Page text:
Keir Starmer heckled during Labour conference speech

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Mr Starmer yesterday delivered his closing speech at the Labour Party conference, where he hit out at Prime Minister Boris Johnson for the current fuel crisis.  The Labour leader described Mr Johnson as a “trivial man” and “a trickster who’s played his one trick” and called the Prime Minister’s Conservative government “lost in the woods”. He added: “Once he said the words, ‘get Brexit done’, his plan ran out ‒ there is no plan.”

Mr Starmer battled away heckles from those on the left of his party while delivering his conference speech in Brighton, where he sought to draw a line under Jeremy Corbyn’s era of influence.

A day earlier the opposition leader appeared to admit he was willing to break the 10 pledges he made during the Labour leadership election if it were to make the party electable.

He told BBC News: “I stand by the principles and the values behind the pledges I made to our members, but the most important pledge I made was that I would turn it into a party that would be fit for government, capable of winning a General Election, I’m not going to be deflected from that.”

Mr Starmer won large swathes of support from Labour’s left in the contest to replace Corbyn after he issued a list of 10 pledges which aimed to continue key elements of his predecessor’s policies. 

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However, as noted by political website Guido Fawkes, Mr Starmer has arguably broken all of his pledges since taking charge of Labour. 

Starmer’s first pledge of ‘economic justice’, which many interpreted to mean raising taxes, was undermined last year by his now-Shadow Chancellor Rachel Reeves.

Last year Ms Reeves repeatedly refused to back her party leader’s promise to raise taxes on those earning over £80,000, while on Monday she reiterated to Channel 4 News: “I have no plans whatsoever to increase income tax.”

Mr Starmer’s second pledge of ‘social justice’ was also compromised by shadow employment minister Andy McDonald’s resignation over the Labour leader’s refusal to back a £15 minimum wage.

In his resignation letter, Mr McDonald told Mr Starmer that “after 18 months of your leadership, our movement is more divided than ever and the pledges that you made to the membership are not being honoured”.

On the weekend’s Andrew Marr Show, Mr Starmer also refused to support public ownership of energy companies, despite his third pledge being ‘climate justice’ during the Labour Leadership campaign.

However Labour announced today they would tackle climate change by retrofitting 19 million homes over a decade, which would save families more than £400 a year. 

Mr Starmer’s fourth pledge was to ‘promote peace and human rights’, yet in May Labour Palestinian members accused the party of “ignoring them” over a growing feeling the party was “drifting from anti-colonial principles”.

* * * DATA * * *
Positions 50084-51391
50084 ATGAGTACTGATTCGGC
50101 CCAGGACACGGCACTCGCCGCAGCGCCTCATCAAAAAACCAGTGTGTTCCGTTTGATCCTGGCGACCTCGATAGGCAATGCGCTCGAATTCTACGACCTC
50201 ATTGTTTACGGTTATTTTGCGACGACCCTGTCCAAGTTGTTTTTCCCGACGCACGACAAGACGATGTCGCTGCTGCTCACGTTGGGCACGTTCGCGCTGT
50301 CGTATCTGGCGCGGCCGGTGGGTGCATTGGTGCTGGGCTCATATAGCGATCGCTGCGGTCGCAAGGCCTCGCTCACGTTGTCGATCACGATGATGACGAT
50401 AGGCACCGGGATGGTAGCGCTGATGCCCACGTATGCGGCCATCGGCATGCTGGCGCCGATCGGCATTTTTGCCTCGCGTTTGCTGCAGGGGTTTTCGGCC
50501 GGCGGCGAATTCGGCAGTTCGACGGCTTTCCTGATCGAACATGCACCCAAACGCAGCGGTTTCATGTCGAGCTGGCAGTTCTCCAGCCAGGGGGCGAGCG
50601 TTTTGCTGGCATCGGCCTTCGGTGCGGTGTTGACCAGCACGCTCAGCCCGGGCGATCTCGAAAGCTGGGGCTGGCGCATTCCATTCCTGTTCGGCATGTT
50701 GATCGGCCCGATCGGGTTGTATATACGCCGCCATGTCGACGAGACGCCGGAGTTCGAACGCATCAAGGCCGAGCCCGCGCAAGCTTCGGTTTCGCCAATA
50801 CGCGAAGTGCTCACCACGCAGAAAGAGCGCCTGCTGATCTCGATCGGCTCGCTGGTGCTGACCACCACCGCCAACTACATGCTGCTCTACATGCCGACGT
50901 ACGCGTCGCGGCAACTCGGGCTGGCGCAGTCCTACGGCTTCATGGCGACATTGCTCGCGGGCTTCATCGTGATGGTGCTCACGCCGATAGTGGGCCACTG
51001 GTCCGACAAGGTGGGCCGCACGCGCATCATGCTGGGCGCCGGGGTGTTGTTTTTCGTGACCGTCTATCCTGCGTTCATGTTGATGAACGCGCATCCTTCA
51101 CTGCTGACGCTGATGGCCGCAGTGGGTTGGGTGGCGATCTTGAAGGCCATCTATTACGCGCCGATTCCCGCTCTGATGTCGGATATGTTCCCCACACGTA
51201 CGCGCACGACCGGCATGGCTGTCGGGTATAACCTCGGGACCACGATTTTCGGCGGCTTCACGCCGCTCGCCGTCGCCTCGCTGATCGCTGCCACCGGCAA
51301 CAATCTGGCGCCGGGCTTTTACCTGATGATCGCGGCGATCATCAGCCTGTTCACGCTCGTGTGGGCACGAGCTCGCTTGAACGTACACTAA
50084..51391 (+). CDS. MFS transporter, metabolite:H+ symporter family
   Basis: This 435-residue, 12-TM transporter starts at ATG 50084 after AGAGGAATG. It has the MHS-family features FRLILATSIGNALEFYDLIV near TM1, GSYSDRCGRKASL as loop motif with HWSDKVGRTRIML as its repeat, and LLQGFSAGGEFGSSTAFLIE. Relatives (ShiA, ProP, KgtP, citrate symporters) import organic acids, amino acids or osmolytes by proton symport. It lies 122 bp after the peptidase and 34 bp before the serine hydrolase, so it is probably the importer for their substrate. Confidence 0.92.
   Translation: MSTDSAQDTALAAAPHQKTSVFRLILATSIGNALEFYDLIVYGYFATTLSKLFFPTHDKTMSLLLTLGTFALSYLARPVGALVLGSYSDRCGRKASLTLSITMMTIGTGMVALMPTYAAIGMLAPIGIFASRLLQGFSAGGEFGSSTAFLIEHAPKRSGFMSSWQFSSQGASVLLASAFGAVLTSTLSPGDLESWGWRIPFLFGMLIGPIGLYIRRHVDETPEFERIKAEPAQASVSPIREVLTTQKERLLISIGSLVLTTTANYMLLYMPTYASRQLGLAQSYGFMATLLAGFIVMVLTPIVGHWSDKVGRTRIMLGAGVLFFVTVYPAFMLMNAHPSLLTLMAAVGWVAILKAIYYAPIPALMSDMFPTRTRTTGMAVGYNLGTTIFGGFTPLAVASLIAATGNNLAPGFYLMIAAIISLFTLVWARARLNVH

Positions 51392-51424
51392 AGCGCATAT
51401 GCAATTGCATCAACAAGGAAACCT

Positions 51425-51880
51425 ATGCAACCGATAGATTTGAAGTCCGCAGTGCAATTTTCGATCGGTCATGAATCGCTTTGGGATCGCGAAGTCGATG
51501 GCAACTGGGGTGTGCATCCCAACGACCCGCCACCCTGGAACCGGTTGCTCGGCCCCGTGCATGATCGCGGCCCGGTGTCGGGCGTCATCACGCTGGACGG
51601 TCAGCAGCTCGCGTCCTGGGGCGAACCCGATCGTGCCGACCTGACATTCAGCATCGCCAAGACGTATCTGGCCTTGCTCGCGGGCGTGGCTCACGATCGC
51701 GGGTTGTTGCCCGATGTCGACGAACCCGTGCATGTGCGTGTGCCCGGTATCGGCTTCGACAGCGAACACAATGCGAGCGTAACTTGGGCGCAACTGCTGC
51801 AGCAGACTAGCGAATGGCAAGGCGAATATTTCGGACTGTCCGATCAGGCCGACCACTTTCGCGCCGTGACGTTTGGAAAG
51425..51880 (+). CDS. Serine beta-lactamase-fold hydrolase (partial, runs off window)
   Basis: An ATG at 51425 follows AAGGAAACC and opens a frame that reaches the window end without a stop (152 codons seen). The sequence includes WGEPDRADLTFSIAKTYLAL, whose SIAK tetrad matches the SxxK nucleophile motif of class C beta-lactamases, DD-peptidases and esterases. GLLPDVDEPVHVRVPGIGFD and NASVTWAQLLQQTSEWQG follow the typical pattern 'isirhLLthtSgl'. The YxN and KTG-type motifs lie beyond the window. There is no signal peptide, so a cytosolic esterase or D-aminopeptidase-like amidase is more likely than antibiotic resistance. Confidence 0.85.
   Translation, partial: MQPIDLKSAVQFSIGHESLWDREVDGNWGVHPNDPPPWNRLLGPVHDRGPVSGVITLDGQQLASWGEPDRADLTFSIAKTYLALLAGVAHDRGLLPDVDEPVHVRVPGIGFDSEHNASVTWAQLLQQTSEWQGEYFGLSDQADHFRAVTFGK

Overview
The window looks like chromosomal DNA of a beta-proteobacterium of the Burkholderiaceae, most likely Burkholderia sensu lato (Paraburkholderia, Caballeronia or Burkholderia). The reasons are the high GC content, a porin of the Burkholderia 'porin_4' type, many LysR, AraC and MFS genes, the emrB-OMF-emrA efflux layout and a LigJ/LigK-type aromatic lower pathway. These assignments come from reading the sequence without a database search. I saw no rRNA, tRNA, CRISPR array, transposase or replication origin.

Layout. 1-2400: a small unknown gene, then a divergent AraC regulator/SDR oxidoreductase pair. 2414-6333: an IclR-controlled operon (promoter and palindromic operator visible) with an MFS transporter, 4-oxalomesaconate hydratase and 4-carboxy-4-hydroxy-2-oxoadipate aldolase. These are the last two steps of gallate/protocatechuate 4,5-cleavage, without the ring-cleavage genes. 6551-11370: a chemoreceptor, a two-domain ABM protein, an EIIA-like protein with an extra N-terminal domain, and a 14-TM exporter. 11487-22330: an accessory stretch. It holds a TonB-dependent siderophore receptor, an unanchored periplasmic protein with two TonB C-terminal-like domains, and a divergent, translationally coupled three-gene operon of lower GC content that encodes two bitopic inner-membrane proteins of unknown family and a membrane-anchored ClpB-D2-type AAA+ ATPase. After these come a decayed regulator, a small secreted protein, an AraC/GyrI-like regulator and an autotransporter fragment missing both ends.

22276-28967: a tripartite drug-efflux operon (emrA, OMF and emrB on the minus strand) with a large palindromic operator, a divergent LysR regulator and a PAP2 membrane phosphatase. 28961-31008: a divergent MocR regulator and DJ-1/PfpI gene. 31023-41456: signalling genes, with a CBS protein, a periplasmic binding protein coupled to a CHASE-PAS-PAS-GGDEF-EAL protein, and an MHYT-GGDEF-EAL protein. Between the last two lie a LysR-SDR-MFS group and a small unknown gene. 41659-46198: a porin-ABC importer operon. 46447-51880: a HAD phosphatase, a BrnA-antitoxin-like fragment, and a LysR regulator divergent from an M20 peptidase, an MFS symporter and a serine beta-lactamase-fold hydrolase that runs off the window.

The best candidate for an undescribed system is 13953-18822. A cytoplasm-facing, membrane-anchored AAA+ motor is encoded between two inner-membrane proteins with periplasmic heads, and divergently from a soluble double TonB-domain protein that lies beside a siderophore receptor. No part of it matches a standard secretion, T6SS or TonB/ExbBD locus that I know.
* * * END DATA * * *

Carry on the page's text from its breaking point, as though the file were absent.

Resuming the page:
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On Tuesday, Labour delegates also demanded sanctions against Israel for its “apartheid” policy towards Palestinians yet Labour shadow foreign secretary Lisa Nandy distanced herself from the motion, as did Mr Starmer in June 2020.

Mr Starmer broke his fifth pledge of ‘common ownership’ by coming out against the public ownership of energy as previously mentioned.

Last Year Ms Nandy also told Politics Live that public ownership was just “one way” and “another way” was to give “people more control.”

This is in contrast to former labour leader Ed Miliband, who said on Newsnight this week: “If we’re going to make this green transition, then public ownership is the right way to go.”

Mr Starmer’s sixth pledge to ‘defend migrant rights’ was also compromised after Ms Reeves confirmed this week Labour would not bring back freedom of movement.

The Shadow Chancellor said: “People have voted to leave the EU and we need to move on ‒ at the moment it’s just an ad-hoc process.”

Mr Starmer’s seventh pledge to ‘strengthen workers rights and trade unions’ was also undermined by the Unite hierarchy turning on the Labour leader after he controversially proposed to scrap the party’s one member one vote election system. 

Unite national officer Rob MacGregor also blasted Keir Starmer’s conference speech and claimed Labour needed a leader “as angry as we are about the harm being done to our workers.”

The eight pledge, promising ‘radical devolution of power, wealth and opportunity’ was also wildly contradicted last year when he told the Scotsman “we can’t have four nations pulling in different directions.”

Mr Starmer’s ninth of 10 pledges is ‘equality’, which Mr Starmer arguably broke by declining to call Rosie Duffield’s comments transphobic after she claimed “only women have a cervix.”

Mr Starmer did however insist on the Andrew Marr Show: “It is something that shouldn’t be said ‒ it is not right.”

Last year he also infamously dubbed the Black Lives Matter movement as “a moment” and angered the very left of the Labour party by saying the group’s demand to defund the police was “nonsense”.

Mr Starmer’s final pledge was to be an ‘effective opposition to the Tories’.

In YouGov’s latest polling published on August 29, only 20 percent of people think he is doing a good job while a staggering 59 percent think he’s doing badly.

One MP from the left of the party told the New Statesman this week: “Keir won very convincingly on those 10 pledges. If he wants to change to a different set of pledges, he should stand on those.”

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